• MPS 571 Metropolitan Planning
  • MPS 573 Housing & Community Development
  • SOC 420 Urban Sociology
  • SOC 426 Urban Development Policies
  • SOC 465 Race and Ethic Relations
  • SUD 401 Sustainable Urban Development, I: Planning, Policy, & Community Development
  • SUD 402 Sustainable Urban Development, II: Green Infrastructure & the
  • Environment
  • SUD 403 Brownfields Redevelopment: Practice and Implementation
  • SUD 420 Sustainable Urban Food Systems
  • SUD 451 Sustainable Cities and Food Justice
  • WGS 414 Antiracist Feminisms
  • WGS 420 Transformative Justice
  • WGS 465 Globalization, Transnationalism, and Social Change
  • WGS 475 Feminisms of the Black Diaspora
  • WGS 485 Gender, Agency, and Social Change
  • WGS 488 Queer Theory

Diplomacy and Migration

“With the rise of interstate conflicts and crises involving non-state actors, the field of crisis diplomacy is becoming more complex. The crises that are facing the international community will need the concerted efforts and support of states, and international and regional organizations.”
- Edward Avenell and David Hastings Dunn, “Crisis Diplomacy,” The SAGE Handbook of Diplomacy, 2016

The Diplomacy and Migration concentration provides students with a foundation for applying the tools and understanding of diplomatic practices--such as mediation, conflict resolution, advocacy and leadership—to the pressing challenges posed by forced migration. Students will have the opportunity to place the study and practice of diplomacy into conversation with the disciplines of history, forced migration studies, human rights law, public health, and international relations.

Students in the Diplomacy and International Public Service concentration are required to take four courses from the following list:

  • FMS 402 Pro-Seminar in History of Forced Migration
  • FMS 403 International Human Rights Law and Policy Colloquium
  • FMS 404 International Conflict Management
  • FMS 405 Public Health and Forced Migration (Crosslist with MPH 553)
  • INT 404 Migration and Forced Migration
  • MPS 616 International Relations and Conflict Management
  • WGS 445 Women, War, and Resistance

Diplomacy and Critical Ethnic Studies

“Indigenous diplomacies do not rely for their validity on conformity with hegemonic conceptions of diplomacy, how and where it is practiced, or by whom. Nor are they reducible to an instrumental response to the (advanced) colonial state and the states system.”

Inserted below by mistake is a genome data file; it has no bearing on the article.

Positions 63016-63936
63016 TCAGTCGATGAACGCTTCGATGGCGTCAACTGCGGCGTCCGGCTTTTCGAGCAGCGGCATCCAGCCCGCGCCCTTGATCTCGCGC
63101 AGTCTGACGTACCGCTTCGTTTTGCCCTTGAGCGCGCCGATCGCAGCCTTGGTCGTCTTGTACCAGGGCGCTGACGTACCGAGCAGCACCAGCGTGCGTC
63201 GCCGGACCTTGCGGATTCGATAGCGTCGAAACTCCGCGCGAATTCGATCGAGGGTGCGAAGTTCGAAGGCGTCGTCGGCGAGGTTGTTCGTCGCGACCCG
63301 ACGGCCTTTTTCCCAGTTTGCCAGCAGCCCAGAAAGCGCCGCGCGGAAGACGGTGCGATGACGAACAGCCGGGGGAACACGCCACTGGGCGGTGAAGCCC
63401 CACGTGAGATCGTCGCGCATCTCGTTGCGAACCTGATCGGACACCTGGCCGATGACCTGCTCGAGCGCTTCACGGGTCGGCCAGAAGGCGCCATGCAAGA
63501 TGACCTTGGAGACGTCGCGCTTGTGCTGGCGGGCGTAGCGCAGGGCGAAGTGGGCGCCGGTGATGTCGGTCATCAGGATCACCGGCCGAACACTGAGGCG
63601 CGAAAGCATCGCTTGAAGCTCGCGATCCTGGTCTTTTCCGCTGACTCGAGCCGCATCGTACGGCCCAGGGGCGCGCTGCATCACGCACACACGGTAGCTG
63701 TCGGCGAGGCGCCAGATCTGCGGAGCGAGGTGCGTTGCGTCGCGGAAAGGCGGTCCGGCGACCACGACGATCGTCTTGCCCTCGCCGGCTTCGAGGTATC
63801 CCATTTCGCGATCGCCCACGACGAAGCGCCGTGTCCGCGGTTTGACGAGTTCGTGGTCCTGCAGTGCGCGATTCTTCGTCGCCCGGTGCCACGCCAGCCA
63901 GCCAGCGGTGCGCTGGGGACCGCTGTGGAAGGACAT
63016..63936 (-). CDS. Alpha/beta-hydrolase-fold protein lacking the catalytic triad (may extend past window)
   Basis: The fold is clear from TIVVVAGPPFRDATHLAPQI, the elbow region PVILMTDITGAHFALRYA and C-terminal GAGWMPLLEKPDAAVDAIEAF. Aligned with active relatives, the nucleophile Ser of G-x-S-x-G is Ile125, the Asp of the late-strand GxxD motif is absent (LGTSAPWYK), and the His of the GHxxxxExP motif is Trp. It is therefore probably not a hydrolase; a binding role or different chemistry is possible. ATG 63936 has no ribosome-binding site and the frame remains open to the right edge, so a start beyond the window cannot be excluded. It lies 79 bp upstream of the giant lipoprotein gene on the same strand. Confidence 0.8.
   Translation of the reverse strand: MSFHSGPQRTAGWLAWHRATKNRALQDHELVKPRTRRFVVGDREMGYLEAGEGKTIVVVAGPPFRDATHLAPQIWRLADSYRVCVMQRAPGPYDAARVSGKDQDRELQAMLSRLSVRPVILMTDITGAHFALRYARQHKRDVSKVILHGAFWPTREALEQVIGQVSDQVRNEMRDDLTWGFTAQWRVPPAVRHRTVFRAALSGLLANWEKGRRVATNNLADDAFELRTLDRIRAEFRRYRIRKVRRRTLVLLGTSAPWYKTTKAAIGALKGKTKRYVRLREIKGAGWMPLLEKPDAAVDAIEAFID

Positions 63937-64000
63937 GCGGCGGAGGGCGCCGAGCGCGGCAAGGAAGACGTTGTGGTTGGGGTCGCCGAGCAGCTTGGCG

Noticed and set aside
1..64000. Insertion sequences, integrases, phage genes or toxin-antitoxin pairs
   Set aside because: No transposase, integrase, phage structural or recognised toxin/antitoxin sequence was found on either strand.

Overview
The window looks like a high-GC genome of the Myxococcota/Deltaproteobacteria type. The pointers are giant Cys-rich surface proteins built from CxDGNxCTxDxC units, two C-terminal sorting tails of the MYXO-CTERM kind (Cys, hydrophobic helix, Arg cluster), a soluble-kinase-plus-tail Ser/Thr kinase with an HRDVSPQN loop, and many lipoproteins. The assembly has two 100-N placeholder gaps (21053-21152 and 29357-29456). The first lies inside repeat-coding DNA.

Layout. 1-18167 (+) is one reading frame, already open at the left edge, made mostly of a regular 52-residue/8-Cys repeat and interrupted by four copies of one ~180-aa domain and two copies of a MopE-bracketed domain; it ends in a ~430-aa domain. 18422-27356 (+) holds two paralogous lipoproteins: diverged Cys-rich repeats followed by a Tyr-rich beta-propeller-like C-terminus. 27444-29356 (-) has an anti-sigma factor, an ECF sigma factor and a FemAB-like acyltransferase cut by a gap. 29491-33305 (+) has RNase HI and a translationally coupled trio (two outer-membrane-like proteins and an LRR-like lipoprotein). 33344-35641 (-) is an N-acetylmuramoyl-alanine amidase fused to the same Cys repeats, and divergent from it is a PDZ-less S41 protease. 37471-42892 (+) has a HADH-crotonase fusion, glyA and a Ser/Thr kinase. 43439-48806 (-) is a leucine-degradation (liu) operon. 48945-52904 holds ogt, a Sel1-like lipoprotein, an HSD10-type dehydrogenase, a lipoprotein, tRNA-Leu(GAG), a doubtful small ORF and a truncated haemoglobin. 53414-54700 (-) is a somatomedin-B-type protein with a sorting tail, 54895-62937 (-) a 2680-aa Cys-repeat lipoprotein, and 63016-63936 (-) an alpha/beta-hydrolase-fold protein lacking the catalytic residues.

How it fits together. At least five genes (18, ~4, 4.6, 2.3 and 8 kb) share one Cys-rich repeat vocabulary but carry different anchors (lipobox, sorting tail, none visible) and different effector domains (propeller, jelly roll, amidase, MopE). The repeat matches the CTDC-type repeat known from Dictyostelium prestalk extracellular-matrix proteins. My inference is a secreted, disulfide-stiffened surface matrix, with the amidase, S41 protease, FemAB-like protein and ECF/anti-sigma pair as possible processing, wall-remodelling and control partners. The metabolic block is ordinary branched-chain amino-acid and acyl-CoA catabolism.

- J. Marshall Beier, “Indigenous Diplomacy,” The Sage Handbook of Diplomacy, 2016

The Diplomacy and Critical Ethnic Studies concentration provides students with a foundation for applying the tools and understanding of diplomatic practice—mediation, conflict resolution and advocacy—on behalf of marginalized communities. Students will have the opportunity to place the study and practice of diplomacy into conversation with the disciplines of critical race theory, ethnic studies, forced migration studies, history, and international studies.

Students in the Diplomacy and Critical Ethnic Studies concentration are required to take four courses from the following list:

  • CES 401 Critical Ethnic Studies
  • CES 402 Mobility and the State
  • CES 403 Cities and Racial Formation
  • CES 404 Borders and Migration
  • CES 405 Race and the Media
  • CES 410 Special Topics
  • INT 407 Race, Sex and Difference

Critical Approaches to Diplomacy

“A new understanding of diplomacy as a form of practical knowledge is taking ground, becoming increasingly influential in the most disparate fields beyond the diplomatic services all over the world. This new understanding does not, however, fit the restrictive assumptions that characterize conventional approaches to diplomacy.”
- Noé Cornago, “Diplomatic Knowledge,” The SAGE Handbook of Diplomacy, 2016

The Critical Approaches to Diplomacy concentration provides a foundation for those interested in interrogating the power and practices associated with the field of diplomacy. The concentration provides preparation for a variety of careers, as well as advanced studies in the field. Students selecting this concentration will study critical social theory, culture and identity, and the impact of post-colonial studies on the practice and study of diplomacy.

Students in the Critical Approaches to Diplomacy concentration are required to take four courses from the following list:

  • INT 401 Critical Social Theory
  • INT 405 Culture and Inequality
  • INT 407 Race, Sex and Difference
  • INT 406 Global Empires
  • INT 408 Nature, Society and Power
  • INT 409 Critical Development Theory
  • INT 517 Reading Marx’s Capital